The folks at Celsias posted a great article on the wide scale socio-political (and corporate) forces that are a major cause of current and previous food crises worldwide. A major point made in the piece is that bad economic policies/onerous conditionalities foisted upon nations receiving aid or loans from the IMF and World Bank, coupled with noncompetitive agricultural subsidies in rich nations have helped crush the food producers focusing on internal markets in many developing countries. They give the example of Haiti.
Thirty years ago, Haiti raised nearly all the rice it needed. What happened?
In 1986, after the expulsion of Haitian dictator Jean Claude â€œBaby Docâ€ Duvalier the International Monetary Fund (IMF) loaned Haiti $24.6 million in desperately needed funds (Baby Doc had raided the treasury on the way out). But, in order to get the IMF loan, Haiti was required to reduce tariff protections for their Haitian rice and other agricultural products and some industries to open up the countryâ€™s markets to competition from outside countries. The U.S. has by far the largest voice in decisions of the IMF.
Doctor Paul Farmer was in Haiti then and saw what happened. â€œWithin less than two years, it became impossible for Haitian farmers to compete with what they called â€˜Miami rice.â€™ The whole local rice market in Haiti fell apart as cheap, U.S. subsidized rice, some of it in the form of â€˜food aid,â€™ flooded the market. There was violence, â€˜rice wars,â€™ and lives were lost.â€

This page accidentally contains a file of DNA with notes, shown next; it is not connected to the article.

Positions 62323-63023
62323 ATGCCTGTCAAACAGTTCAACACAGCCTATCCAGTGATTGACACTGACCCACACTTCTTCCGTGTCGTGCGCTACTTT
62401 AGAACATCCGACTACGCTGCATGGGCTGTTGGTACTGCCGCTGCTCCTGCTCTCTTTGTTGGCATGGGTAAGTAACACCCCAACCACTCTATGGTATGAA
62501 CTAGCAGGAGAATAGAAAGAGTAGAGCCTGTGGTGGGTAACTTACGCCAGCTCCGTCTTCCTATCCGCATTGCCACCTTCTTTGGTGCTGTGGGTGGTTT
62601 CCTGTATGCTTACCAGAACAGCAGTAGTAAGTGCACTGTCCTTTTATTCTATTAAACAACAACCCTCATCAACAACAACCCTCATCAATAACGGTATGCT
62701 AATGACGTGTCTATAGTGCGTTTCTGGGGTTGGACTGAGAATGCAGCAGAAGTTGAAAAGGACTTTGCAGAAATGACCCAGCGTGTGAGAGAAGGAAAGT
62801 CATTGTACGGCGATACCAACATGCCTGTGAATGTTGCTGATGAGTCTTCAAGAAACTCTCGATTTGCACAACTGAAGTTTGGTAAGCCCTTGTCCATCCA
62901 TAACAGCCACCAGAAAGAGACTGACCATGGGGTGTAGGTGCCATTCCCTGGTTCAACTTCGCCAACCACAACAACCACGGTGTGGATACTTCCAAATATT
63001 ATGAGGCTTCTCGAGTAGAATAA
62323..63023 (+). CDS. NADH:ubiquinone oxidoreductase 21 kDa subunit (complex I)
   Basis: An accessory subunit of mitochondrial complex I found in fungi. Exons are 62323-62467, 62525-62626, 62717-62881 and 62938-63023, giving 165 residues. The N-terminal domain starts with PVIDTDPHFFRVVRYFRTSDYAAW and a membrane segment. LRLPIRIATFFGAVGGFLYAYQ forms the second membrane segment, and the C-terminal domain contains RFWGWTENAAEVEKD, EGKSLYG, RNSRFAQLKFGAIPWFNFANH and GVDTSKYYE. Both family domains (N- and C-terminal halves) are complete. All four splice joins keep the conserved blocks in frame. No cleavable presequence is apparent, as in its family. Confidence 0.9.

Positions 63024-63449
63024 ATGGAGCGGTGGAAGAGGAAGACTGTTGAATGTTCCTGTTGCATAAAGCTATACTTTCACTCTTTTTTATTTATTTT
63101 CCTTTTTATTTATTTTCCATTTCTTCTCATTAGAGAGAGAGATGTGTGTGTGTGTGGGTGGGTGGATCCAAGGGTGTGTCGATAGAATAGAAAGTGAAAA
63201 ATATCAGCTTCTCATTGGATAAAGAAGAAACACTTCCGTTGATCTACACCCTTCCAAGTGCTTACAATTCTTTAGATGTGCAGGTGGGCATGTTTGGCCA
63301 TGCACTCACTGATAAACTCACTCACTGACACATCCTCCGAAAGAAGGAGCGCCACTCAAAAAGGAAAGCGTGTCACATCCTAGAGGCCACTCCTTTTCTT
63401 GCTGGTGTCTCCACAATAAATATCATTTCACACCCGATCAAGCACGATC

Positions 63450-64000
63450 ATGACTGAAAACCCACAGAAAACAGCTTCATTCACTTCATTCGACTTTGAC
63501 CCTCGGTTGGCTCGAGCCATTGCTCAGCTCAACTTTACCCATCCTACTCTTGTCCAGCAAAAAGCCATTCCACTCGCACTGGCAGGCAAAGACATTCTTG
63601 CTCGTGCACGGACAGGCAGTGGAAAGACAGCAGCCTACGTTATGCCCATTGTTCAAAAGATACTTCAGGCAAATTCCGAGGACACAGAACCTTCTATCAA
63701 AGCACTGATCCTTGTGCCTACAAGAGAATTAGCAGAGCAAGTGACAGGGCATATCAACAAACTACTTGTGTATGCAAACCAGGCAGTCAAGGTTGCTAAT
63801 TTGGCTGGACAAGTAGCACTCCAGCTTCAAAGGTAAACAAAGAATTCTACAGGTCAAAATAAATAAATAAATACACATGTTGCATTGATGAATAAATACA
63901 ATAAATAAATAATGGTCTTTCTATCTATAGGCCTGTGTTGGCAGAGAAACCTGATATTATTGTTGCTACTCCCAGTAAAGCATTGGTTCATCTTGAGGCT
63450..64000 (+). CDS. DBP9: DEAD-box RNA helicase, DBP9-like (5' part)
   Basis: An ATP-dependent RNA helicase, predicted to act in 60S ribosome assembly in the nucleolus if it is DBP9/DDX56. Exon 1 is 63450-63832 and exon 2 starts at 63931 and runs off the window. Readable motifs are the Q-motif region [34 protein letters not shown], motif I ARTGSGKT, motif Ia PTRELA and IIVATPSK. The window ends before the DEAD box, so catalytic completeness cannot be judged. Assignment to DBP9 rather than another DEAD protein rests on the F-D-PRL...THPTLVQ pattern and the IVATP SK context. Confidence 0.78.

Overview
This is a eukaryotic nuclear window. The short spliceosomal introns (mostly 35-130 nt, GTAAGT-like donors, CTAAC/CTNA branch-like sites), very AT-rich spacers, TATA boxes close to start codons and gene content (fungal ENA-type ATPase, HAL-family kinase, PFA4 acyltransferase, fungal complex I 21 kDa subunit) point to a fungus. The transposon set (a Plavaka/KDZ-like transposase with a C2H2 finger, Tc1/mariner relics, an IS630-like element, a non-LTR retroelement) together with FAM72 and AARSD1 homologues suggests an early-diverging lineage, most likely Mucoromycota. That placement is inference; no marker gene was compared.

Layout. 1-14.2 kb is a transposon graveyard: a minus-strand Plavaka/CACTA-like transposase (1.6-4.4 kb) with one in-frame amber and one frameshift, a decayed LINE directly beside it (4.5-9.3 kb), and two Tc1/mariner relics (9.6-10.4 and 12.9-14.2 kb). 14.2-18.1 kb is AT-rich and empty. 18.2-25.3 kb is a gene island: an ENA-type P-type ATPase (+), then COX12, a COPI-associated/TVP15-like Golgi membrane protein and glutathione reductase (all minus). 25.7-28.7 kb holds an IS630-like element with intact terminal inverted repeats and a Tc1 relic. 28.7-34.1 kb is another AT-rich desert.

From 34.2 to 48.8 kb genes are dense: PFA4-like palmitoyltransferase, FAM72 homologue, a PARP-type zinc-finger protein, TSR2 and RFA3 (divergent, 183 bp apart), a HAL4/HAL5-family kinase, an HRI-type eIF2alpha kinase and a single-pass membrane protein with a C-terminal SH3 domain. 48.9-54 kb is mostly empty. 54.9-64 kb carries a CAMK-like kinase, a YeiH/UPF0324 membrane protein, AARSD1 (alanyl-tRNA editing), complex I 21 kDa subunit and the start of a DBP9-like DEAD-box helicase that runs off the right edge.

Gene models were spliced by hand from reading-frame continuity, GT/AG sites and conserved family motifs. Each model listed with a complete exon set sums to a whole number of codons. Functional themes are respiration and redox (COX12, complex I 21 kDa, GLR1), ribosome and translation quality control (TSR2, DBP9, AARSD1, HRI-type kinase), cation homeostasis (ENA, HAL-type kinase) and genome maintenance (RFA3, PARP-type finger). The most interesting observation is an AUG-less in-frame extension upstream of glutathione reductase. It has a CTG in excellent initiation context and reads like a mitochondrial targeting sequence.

â€œAmerican rice invaded the country,â€ recalled Charles Suffrard, a leading rice grower in Haiti in an interview with the Washington Post in 2000. By 1987 and 1988, there was so much rice coming into the country that many stopped working the land.
â€¦ People from the countryside started losing their jobs and moving to the cities. After a few years of cheap imported rice, local production went way down.â€
Still the international business community was not satisfied. In 1994, as a condition for U.S. assistance in returning to Haiti to resume his elected Presidency, Jean-Bertrand Aristide was forced by the U.S., the IMF, and the World Bank to open up the markets in Haiti even more. â€” Counterpunch
Also of note:
Much of the news coverage of the world food crisis has focussed on riots in low-income countries, where workers and others cannot cope with skyrocketing costs of staple foods. But there is another side to the story: the big profits that are being made by huge food corporations and investors. Cargill, the worldâ€™s biggest grain trader, achieved an 86% increase in profits from commodity trading in the first quarter of this year. Bunge, another huge food trader, had a 77% increase in profits during the last quarter of last year. ADM, the second largest grain trader in the world, registered a 67% per cent increase in profits in 2007.
Nor are retail giants taking the strain: profits at Tesco, the UK supermarket giant, rose by a record 11.8% last year. Other major retailers, such as Franceâ€™s Carrefour and Wal-Mart of the US, say that food sales are the main sector sustaining their profit increases. Investment funds, running away from sliding stock markets and the credit crunch, are having a heyday on the commodity markets, driving prices out of reach for food importers like Bangladesh and the Philippines. – ENN
Hat tip Craig M.
Also of interest:
Life and Debt – a great film about the impact of the IMF’s structural adjustment plans on Jamaica
Confessions of an Economic Hitman – a somewhat smug but riveting book about the dark designs of the ‘unholy Trinity’ (World Bank, IMF, WTO), et al.
Oxfam’s Make Trade Fair Campaign
Update: Food Riots in Haiti [April 17, 2008]
â€¦Nor Any Drop to Drink: Water Privatization in Bolivia
Link of the Day 042408: A worldwide increase in the cost of food [NPR]